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18 December 2020 | in Summer FISU World University Games

Spotlight: Remembering the Izmir 2005 Summer Universiade

An Estonian university sports legend makes his appearance on the world stage as the Turkish men’s volleyball team delights the home crowd as Izmir hosts the first Universiade along the Aegean Sea

 

The 23rd Summer Universiade was held in the City of Izmir, Turkey, on the shores of the Aegean Sea. It was the first time the FISU World University Games had taken place in Turkey, and by all accounts, the event was a tremendous success.

 

Izmir openingTwo former mayors of Izmir, Ahmet Piristina and his successor Aziz Kocaoglu, had a strong vision for the Universiade, seeing it as a bridge to a successful future for the city and region. As such, no expense was spared to pull these Games off. Nine new sports complexes were built, while many others were renovated. As a result, the town is now a leading sports destination in the area, and has hosted international basketball, fencing, taekwondo, and volleyball championships, to name a few, since the Izmir 2005 Summer Universiade.

 

Turkish athletes did their country proud, especially in the optional sports of taekwondo and wrestling, where they won a combined 15 medals. The Turkish men’s volleyball team also took gold, paving the way for an eighth-place finish in the medals table (10 gold, 11 silver, 6 bronze).

 

Smashing the record established at the Beijing 2001 Summer Universiade, 5,338 athletes competed at Izmir 2015. More than 1,000 athletes from 113 countries did so in athletics, one of whom would win gold and then go on to even greater glory on and off the field of play. Gerd Kanter, the Estonian discus thrower, took the top spot on the podium with a throw of 65.29m. The following year he became vice-champion of Europe (68.03), in 2007 he became World Champion (68.94), and the year after that he won Olympic gold at the 2008 Beijing Games (68.82).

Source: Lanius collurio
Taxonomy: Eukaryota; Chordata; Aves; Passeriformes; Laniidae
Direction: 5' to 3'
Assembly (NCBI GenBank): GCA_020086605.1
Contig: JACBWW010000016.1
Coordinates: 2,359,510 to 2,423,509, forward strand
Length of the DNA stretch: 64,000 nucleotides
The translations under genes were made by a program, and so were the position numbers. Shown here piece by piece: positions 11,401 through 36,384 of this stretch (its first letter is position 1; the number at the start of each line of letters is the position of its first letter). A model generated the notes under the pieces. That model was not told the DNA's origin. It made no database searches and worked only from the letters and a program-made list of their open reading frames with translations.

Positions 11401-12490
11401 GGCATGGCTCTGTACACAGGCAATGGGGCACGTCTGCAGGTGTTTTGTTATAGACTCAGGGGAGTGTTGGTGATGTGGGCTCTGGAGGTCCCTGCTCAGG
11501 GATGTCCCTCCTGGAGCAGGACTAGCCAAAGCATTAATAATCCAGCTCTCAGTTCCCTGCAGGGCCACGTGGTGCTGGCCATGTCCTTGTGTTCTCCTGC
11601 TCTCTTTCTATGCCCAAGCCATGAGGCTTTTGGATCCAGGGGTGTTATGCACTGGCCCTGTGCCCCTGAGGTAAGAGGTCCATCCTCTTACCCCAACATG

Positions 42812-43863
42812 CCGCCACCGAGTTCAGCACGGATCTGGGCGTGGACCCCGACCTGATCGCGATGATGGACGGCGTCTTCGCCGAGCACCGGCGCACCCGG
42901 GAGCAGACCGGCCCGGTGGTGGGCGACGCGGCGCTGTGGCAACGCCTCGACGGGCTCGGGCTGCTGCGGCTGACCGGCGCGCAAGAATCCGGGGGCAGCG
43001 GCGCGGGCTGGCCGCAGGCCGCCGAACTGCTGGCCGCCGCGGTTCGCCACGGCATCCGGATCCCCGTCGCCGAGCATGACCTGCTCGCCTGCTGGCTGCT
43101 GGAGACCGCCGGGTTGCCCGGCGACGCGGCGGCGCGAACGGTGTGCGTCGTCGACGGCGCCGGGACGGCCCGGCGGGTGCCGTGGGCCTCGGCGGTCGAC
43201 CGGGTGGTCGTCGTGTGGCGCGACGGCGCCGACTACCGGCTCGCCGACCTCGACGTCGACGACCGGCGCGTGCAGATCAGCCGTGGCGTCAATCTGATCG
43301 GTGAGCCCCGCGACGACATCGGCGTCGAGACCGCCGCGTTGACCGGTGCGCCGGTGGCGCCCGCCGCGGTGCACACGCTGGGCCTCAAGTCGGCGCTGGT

Kanter, the current Athletes’ Commission Chairman and Ex-Officio of the Executive Committee at the European Olympic Committees, has fond memories of his time in Izmir and the gold medal that began his rise to global glory.

 

“Some of my fondest memories in sport came while competing during my university studies,” said Kanter, who was named Estonian athlete of the year in 2007, 2008 and 2011. “I’m a strong believer and proponent of dual-career athletes and pursuing studies alongside one’s elite athletic career.”

Izmir cityscape

For the second time, a Fair Play award was given to the athlete who exhibited outstanding sportsmanship. Turkish-Canadian Yasin Kaya, who was born in Izmir, won the award after he participated in the men’s wrestling despite suffering an injury in training.

 

Having looked forward to competing in the same sports hall he trained at during his youth, he was on the verge of tears when he took to the mat against Georgia’s Shalva Gadabadze, a match the injured Kaya was sure to lose. Following the match, Kaya took the flags of Canada and Turkey and apologised to the audience for being unable to give his best performance, a gesture that was met with a thunder of applause.